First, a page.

Asia Pacific markets strengthen their climate-related disclosure expectations and requirements
Only a quarter of Hong Kong-listed companies have made any disclosure of their Scope 3 greenhouse-gas emissions, as per findings of recent research by PwC. This means that listed companies are under-prepared for the upcoming plans by Hong Kong Stock Exchange (HKEX) to introduce an updated set of climate and sustainability rules adopting a tougher and more internationally aligned approach.
HKEX has continually nudged listed companies over the last few years, however, low uptake of previously released guidelines has resulted in many finding themselves surprised by the coming change and in need of strategy and programs review.
The situation Hong Kong listed companies find themselves in is not unique. Leading stock exchanges around Asia have been updating their expectations to strive for greater sustainability and climate-related disclosure in the region. Singapore, Malaysia, Australia and New Zealand stock exchanges all plan to update their requirements. These changes are driven by an increased demand for transparency from investors, increased international sentiment and more ambitious Nationally Disclosed Contributions. The majority of these exchanges are considering a requirement to report against the IFRS S1 and S2 reporting standards and they all plan on a phased approach to adoption, with some requirements already in force.
Hong Kong – HKEX expectations, according to the HKEX consultation paper released in April 2023, are to disclose on an annual basis:
- GHG Emissions covering Scopes 1, 2, and Scope 3 with respect to supply chain and customers
- Any climate-related targets already in place
- Adaptation and mitigation efforts in place
- Resilience of business models to climate change impacts, including financial impacts (performance and cash flows)
Singapore – Sustainability Reporting Advisory Council (SRAC) is recommending all listed issuers to report climate-related disclosures (CRDs) in FY2025 with large non-listed companies (annual revenue of ≥ $1B) starting FY2027.
- Companies in three sectors are already required to report CRDs and by FY2024 CRD will be made mandatory for companies in two other sectors.
- Listed companies are encouraged to obtained external assurance on Scope 1 and 2 GHG emissions by ACRA-registered third-parties.
Malaysia – Bursa Malaysia mainboard companies, from 31 December onwards, must:
- Produce an annual sustainability report that covers 11 common Sustainability Issues with performance data and targets for each
- Include climate change-related disclosures aligned to TCFD
- Disclose a basic transition plan to a low-carbon economy
Australia – Australia’s Federal Government released a consultation paper in June 2023 on Climate-related financial disclosures. This indicates that companies will be subject to:
- Mandatory reporting from 1 July 2024 for largest listed and unlisted companies and financial institutions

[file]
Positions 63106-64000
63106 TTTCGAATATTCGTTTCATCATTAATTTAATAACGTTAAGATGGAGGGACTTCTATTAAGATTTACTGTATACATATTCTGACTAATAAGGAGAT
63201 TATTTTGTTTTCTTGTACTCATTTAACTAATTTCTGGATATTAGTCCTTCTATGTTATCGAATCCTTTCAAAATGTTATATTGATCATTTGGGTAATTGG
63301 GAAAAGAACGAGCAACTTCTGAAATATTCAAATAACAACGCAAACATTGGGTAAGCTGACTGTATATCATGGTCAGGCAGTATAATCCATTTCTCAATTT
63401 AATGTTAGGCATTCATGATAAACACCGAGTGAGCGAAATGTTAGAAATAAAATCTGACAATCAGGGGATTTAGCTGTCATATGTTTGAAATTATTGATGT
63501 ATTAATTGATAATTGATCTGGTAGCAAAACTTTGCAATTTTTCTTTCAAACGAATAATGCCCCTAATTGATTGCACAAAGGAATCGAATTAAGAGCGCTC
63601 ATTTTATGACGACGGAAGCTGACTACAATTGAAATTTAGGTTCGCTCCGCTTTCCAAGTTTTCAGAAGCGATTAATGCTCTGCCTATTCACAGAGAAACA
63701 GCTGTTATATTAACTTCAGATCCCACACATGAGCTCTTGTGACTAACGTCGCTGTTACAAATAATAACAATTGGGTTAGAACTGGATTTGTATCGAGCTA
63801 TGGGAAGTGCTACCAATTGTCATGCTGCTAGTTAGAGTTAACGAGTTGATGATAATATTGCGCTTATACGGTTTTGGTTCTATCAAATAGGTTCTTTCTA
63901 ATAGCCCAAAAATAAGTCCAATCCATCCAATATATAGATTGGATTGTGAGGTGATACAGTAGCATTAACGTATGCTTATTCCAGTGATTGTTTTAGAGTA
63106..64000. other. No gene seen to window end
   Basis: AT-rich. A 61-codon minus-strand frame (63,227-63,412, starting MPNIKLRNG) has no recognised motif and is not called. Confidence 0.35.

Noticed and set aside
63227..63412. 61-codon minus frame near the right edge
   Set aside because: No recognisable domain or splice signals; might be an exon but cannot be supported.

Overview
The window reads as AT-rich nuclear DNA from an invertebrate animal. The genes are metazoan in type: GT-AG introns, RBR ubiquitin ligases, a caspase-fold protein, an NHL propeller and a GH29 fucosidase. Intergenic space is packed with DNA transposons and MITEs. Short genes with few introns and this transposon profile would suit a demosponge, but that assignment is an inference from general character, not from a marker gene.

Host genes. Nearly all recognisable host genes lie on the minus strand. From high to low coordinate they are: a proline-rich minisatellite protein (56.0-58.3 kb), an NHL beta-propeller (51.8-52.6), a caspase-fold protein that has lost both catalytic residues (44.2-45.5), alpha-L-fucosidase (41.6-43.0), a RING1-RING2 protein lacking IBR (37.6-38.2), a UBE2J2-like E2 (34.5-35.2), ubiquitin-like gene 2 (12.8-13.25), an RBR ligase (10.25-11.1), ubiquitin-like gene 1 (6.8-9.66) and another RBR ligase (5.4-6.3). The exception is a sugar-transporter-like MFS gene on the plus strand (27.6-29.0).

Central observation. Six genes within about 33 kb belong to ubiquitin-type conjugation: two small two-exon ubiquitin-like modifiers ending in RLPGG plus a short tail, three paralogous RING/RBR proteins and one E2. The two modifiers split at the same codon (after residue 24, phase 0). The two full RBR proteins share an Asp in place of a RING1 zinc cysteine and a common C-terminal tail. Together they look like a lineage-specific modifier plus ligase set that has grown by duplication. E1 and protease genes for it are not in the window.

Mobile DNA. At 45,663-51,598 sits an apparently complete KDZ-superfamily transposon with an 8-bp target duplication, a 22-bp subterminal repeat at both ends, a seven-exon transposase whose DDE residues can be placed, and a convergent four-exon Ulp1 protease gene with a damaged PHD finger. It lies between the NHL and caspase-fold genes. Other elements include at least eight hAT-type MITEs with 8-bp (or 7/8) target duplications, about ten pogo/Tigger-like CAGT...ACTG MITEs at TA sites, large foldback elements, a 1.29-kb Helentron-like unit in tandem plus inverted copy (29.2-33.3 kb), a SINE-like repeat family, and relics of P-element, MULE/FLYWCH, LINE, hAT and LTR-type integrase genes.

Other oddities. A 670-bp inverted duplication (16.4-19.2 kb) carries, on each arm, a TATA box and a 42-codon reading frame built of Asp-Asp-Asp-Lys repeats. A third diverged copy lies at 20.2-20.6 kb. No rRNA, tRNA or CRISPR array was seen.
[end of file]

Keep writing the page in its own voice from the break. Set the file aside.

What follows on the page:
- Following a proposed phased approach based on group categories
- Proposed reporting requirements will follow those stipulated in IFRS S1 and IFRS S2
New Zealand – The Financial Sector (Climate-related Disclosures and Other Matters) Amendment Act 2021 has been enacted, requiring all eligible market participants to conduct Climate-related Disclosures.
- Entities subject to the requirements are large financial institutions
- Entities are required to report against the three Aotearoa New Zealand Climate Standards (NZ CS1, NZ CS2 and NZ CS3) which are based on the TCFD framework.
With the coming changes, many companies have already started identifying approaches and actions they will need to take to comply. This will require focus both on strategy as well as on tactical aspects of strategy implementation. The following steps should help those and other aspiring companies:
1. Understand the requirements
Although stock exchanges are moving in the same direction, each of them plans to introduce their own guidelines and reporting requirements. It is critical for companies to clearly understand specific requirements they are facing (or will be facing soon). Following international guidelines such as IFRS and TCFD will mean that you are well on the way to aligning with local regulations.
2. Review your sustainability and climate-strategy
Developing a climate strategy, as well as being a requirement of IFRS and TCFD, will help you to ensure that your climate initiatives are relevant, proportional and manageable. Many companies are generating a knee-jerk reaction to new requirements and simply making net-zero commitments without knowing how they will achieve them. A well-thought-out strategy and action plan will mean that your efforts are beneficial and complementary to other business and sustainability priorities, not contrary to them.
3. Enable effective strategy implementation
Having a strategy or a commitment statement alone will not help companies to move far enough to align with increasing expectations. Internal processes will need to be reviewed, necessary tools will need to be developed and put in place and teams will need to build capacity to enable effective strategy implementation.
4. Continuous disclosure
To cement your ability to comply with emerging requirements, companies should put a comprehensive reporting framework for sustainability reporting in place. Companies should plan for sufficient and relevant information while avoiding pitfalls of communicating statements that could be considered “greenwashing”.
Please reach out to LRQA for support on any aspects of your climate journey.